Gabus was telling us to cross our legs, lay back and brace for the worst. Till now, a lovely river raft on the Telaga Waja had been serene sailing. Sure, there was the odd bump here and there but most often we were bobbing along, having a laugh and paddling where necessary. Now for the first time he looked serious, and rightly so, we were about to go over a waterfall.
We’d made our way to Telaga Waja river as part of Erin’s week-long Bali birthday bash. We had actually been in Bali a while but had not had time to tick off some of the more popular pursuits had by fellow tourists on a more standard whistle-stop tour. So, with mates Simon and Lee over for the week this was as good an opportunity as any to hit the rapids.
Sobek river rafting came as the most recommended outfit. Sobek have been operating for nearly 30 years, and had a clean wrap sheet as far as any incidents are concerned. The next decision was whether to choose the local and more placid Ayung river, or the more adventurous and remote Telaga Waja river with up to grade 3-4 rapids and finishing with a 5-metre waterfall! Given we had no previous rafting experience I went with Telaga Waja! They say, fortune favours the brave!
We met our guide Gabus in the Sobek office along the river bank. Gabus hastily wrapped any items we didn’t want to get wet into his dry bag. After being kitted with helmets, life jackets and a paddle, a quick but thorough safety briefing was promptly followed by slipping into our awaiting inflatable raft. A few practise paddling drills later and we were off!
The river bubbled along between smooth boulders, carrying us swiftly downstream, our very unsynchronised paddling was for direction rather than propulsion. Gabus though instructed us with military precision. ‘Forward paddle; Backward paddle; Stop; Duck; Boom boom!’ and so on. ‘Boom boom’ was used when we were about to crash into the canyon wall, an instruction we began to pay particular attention to avoid getting a face full of rocks and tree roots!
After a while we got into the flow, so to speak, and began to enjoy the spectacular scenery that accompanies Tejung Waja. We were in a deep canyon carved over time by the river where waterfalls often showered down on us through the thick jungle canopy. Occasionally, the river would open to some wider plains containing small villages and farmers tending to their fields, the smell of a wood fire still in the air from the morning’s cooking with a cow lazily chewing on the lush green grass. It was easy to get distracted, although Gabus’ paddling commands brought my mind quickly back to focus.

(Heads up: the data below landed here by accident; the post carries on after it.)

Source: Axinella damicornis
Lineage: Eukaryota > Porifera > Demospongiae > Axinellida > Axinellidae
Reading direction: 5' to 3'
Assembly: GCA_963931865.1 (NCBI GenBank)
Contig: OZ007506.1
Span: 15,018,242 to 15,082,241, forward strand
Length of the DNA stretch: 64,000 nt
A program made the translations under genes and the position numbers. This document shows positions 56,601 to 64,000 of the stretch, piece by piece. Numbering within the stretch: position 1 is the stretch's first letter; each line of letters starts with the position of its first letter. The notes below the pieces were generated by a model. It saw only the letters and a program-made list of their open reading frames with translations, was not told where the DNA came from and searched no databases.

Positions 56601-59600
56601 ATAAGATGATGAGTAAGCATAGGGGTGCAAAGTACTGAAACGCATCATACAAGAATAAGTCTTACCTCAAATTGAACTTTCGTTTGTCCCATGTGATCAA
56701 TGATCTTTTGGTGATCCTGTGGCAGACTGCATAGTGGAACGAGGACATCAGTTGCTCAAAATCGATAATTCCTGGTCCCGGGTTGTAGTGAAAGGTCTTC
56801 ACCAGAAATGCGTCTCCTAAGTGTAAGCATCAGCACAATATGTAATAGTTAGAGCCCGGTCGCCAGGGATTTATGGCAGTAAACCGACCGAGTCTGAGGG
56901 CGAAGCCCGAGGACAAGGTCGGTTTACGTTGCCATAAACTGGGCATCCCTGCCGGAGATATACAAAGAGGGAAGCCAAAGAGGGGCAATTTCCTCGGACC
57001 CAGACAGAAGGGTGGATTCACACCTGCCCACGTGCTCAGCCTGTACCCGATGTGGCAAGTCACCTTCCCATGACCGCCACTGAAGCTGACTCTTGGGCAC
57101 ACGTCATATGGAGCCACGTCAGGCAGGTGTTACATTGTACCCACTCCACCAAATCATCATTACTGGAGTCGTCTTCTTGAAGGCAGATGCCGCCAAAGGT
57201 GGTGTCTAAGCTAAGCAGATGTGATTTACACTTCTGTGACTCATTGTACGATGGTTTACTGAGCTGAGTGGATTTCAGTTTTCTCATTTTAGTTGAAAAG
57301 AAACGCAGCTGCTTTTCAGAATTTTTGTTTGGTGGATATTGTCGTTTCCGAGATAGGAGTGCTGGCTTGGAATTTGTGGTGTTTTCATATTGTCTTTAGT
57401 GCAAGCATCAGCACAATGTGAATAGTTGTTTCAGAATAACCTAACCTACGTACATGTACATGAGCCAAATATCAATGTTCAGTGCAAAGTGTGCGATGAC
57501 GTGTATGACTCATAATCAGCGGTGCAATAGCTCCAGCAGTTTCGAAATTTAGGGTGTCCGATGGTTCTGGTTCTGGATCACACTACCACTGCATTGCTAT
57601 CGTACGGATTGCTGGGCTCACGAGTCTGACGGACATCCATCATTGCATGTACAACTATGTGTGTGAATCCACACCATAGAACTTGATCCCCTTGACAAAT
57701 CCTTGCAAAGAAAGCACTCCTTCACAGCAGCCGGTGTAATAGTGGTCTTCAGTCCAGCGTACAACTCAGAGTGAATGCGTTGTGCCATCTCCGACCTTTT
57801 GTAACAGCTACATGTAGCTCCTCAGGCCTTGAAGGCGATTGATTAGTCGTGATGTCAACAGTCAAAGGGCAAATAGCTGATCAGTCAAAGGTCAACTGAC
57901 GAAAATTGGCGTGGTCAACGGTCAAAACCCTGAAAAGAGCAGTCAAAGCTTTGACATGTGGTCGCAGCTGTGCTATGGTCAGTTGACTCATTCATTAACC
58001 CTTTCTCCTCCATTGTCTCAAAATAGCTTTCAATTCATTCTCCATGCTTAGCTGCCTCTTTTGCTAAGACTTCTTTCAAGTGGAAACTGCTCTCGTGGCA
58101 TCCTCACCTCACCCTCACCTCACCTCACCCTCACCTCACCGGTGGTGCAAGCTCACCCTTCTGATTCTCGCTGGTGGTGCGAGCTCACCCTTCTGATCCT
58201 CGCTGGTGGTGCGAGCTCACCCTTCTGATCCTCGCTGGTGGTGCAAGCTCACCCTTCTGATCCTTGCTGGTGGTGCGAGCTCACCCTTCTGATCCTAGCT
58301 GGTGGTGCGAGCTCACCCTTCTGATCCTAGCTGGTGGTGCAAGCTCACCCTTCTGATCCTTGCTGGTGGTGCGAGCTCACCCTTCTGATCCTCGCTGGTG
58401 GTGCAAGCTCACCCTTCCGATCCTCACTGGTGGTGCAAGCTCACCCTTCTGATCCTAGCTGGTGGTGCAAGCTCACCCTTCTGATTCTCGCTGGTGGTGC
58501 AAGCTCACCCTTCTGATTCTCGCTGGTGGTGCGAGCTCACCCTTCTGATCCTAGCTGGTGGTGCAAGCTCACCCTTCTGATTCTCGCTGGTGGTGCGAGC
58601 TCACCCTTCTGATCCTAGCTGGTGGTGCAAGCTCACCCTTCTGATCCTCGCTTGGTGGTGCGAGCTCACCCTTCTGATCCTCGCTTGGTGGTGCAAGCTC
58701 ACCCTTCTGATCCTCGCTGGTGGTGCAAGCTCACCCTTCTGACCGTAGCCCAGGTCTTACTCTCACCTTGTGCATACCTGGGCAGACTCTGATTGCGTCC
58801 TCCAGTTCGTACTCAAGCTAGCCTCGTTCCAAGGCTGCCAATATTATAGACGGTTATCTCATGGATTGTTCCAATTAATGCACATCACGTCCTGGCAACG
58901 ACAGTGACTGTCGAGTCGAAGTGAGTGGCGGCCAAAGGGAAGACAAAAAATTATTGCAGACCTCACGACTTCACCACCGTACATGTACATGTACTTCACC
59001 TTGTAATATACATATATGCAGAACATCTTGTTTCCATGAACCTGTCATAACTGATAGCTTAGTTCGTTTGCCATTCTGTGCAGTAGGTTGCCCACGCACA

Rafting first begun in Bali in 1989 with a a few outfits, including Sobek rafting, pioneering the routes initially along the Ayung river. Since then over 35 companies have battled for space on the Bali rafting scene and a search online for ‘Bali rafting’ draws more options than you can poke a paddle at. Finding a reputable company can be a challenge as tourist counters are generally clogged with rafting brochures which are often the less reputable operators. There have been a number of incidents of late and the guides ability to respond correctly in an emergency is essential.
Back on board, we had a halfway stop at a pebbled beach at the same point as a large waterfall poured into the river. An opportunity to stretch the legs and rest the arms after an hour of paddling. A very scenic spot and a few other rafts had pulled in to what was clearly a scheduled stop on Sobek’s tour. It seemed though that only one other rafting company was running on the Telaga Waja this day. Entrepreneurial locals had a cooler with drinks for sale which they had carried down a long rickety bamboo ladder, loosely strapped to the sheer cliff.
Near the end of the second hour and after 8 or so kilometres of very pleasant rafting we pulled to one side. It was waterfall o’clock. We got an extra safety briefing from Gabus and he secured our paddles to the rear of the raft. Then we were told to cross our feet out in front, lean as far back as possible and hold on tight with our hands, we would not see the waterfall until we were going over it. A thin canal led down to where water disappeared over a void. Sooner than you could say ‘waterfall’ we were peering over the edge to the white water below and nose-dived into the awaiting pool. Legs and arms flailing about, the raft bent, almost in half, then and then sprung back violently, the most astonishing thing being that we were all still wedged in the raft! [Waterfall drop appears at 1:30 into this video]
Rafting wrap up
Any trip to Bali can fit in a rafting trip to Telaga Waja. While I can’t personally compare it to the Ayung I certainly found the Telaga Waja catered for all levels. There are plenty of operators to go with but do check their safety credentials and their respect for their local guides and the surrounding environment. I hope you get on the Telaga Waja one day too!
The photos at the end are quite expensive, up to $30 for the whole selection. If you wish to take your own footage and have a waterproof camera or GoPro it’s best to attach this to your wrist as you will have a helmet and life-jacket on while on the river, so the head strap and chest strap won’t be suitable.
About The Author
Ever since venturing out the back gate into the bush as a kid, I've had a curiosity to escape and explore as often as I could. It's fair to say that my curiosity has continued to grow instead of fade as the years go on. It eventually came time to turn a few scribbled notes into some legible stories and travel tips for anyone with a similar curiosity as me.